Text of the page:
The thing is, this debate as been done to death in the past, and we surely all know by now that to a large degree it is all about traditions, and traditionally some sports decide their world champion in one way, some in another, in some of them it's a big deal and in others it hardly matters at all (or doesn't even exist).
In chess we have (or almost always have had) a champion based on a match between the champion and a challenger, and that's the tradition. But there's more to it than that, because because other ways of deciding the title don't necessarily seem to be available to us. An annual circuit with players accumulating points towards a title? We don't have one one which we can sufficiently rely. A two or three-week knock-out tournament at a single venue? Plausible (and great for rapidplay) but it's not what the players or the fans want and was very widely mocked when FIDE operated that system.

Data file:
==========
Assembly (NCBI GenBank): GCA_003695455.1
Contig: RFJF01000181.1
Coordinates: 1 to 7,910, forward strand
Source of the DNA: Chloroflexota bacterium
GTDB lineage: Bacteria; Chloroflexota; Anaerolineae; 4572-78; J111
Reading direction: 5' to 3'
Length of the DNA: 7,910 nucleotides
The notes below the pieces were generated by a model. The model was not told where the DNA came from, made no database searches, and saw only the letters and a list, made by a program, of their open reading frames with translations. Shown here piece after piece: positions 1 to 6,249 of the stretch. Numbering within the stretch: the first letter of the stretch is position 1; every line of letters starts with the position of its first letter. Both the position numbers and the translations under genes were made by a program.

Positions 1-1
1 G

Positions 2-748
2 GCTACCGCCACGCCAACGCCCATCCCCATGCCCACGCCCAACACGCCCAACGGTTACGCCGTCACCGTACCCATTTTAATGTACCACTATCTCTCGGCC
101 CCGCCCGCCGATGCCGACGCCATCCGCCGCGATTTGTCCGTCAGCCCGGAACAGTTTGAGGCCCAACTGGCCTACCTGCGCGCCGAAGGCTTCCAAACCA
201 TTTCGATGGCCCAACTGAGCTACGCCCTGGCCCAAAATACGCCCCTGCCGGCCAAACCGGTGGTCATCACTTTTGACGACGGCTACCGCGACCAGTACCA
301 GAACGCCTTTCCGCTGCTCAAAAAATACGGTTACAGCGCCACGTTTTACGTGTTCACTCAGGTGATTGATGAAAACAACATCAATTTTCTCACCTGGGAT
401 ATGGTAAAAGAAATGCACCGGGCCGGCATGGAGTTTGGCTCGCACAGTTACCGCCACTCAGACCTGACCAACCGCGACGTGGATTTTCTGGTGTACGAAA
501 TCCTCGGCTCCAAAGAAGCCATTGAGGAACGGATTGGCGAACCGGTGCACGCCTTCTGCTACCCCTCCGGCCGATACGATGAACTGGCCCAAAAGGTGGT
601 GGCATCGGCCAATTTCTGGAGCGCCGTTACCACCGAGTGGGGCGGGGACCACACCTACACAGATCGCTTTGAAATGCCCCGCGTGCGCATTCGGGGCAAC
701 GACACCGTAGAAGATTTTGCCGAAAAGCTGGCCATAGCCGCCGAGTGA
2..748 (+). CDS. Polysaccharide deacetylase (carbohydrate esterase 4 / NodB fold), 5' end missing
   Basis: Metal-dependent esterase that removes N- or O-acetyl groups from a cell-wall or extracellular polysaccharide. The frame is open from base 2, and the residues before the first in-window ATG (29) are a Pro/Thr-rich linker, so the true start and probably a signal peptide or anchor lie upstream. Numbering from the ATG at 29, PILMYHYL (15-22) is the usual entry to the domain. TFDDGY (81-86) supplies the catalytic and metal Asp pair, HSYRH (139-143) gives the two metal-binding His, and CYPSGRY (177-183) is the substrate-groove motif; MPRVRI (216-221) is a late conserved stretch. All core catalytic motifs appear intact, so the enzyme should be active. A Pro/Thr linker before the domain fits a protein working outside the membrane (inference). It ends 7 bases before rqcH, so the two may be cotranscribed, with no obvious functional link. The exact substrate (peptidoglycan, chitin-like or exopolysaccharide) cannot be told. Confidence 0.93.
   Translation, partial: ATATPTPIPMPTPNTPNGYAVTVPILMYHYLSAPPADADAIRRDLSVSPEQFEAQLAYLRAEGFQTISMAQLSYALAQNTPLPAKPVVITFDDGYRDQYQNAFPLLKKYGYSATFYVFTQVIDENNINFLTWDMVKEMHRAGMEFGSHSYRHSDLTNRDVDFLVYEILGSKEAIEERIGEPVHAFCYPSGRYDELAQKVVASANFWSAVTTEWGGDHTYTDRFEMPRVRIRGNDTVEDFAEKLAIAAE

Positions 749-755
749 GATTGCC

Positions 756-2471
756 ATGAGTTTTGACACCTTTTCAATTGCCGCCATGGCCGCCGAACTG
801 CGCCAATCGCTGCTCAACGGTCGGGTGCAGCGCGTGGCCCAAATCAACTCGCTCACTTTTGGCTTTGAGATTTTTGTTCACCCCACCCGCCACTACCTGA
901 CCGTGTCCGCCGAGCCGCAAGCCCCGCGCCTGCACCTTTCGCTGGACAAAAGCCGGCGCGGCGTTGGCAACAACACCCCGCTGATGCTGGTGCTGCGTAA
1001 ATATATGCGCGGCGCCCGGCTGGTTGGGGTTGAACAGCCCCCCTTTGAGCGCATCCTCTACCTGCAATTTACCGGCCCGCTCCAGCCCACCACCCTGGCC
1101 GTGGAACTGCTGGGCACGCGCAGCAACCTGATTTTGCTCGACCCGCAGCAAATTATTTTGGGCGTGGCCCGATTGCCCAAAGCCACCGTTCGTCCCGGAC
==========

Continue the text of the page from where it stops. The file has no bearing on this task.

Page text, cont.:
Which leaves us with the system we have, a champion in possession of the title, the search for a challenger and a match to decide. It's pretty rickety and flawed, for all kinds of reasons - the champion may die, or refuse to defend their title, or go rogue, or whatever, the system to decide the challenger can never be relied on and the length of the matches is no longer satisfactory. Most of those problems can be attributed to the absence of money in chess, which isn't a problem ever likely to be solved for any length of time, but which also makes alternative solutions like the annual circuit even less satisfactory.
So what can you do, but stagger on? I'd much prefer a longer match, say sixteen games, but as has been observed above, what this means in post-Soviet circumstances is professionals being asked to play an extra week, and organisers booking expensive halls, for the same money as twelve. Do we think that's going to happen?
"Do you play chess?"
"Yes, but I prefer a game with a better chance of cheating."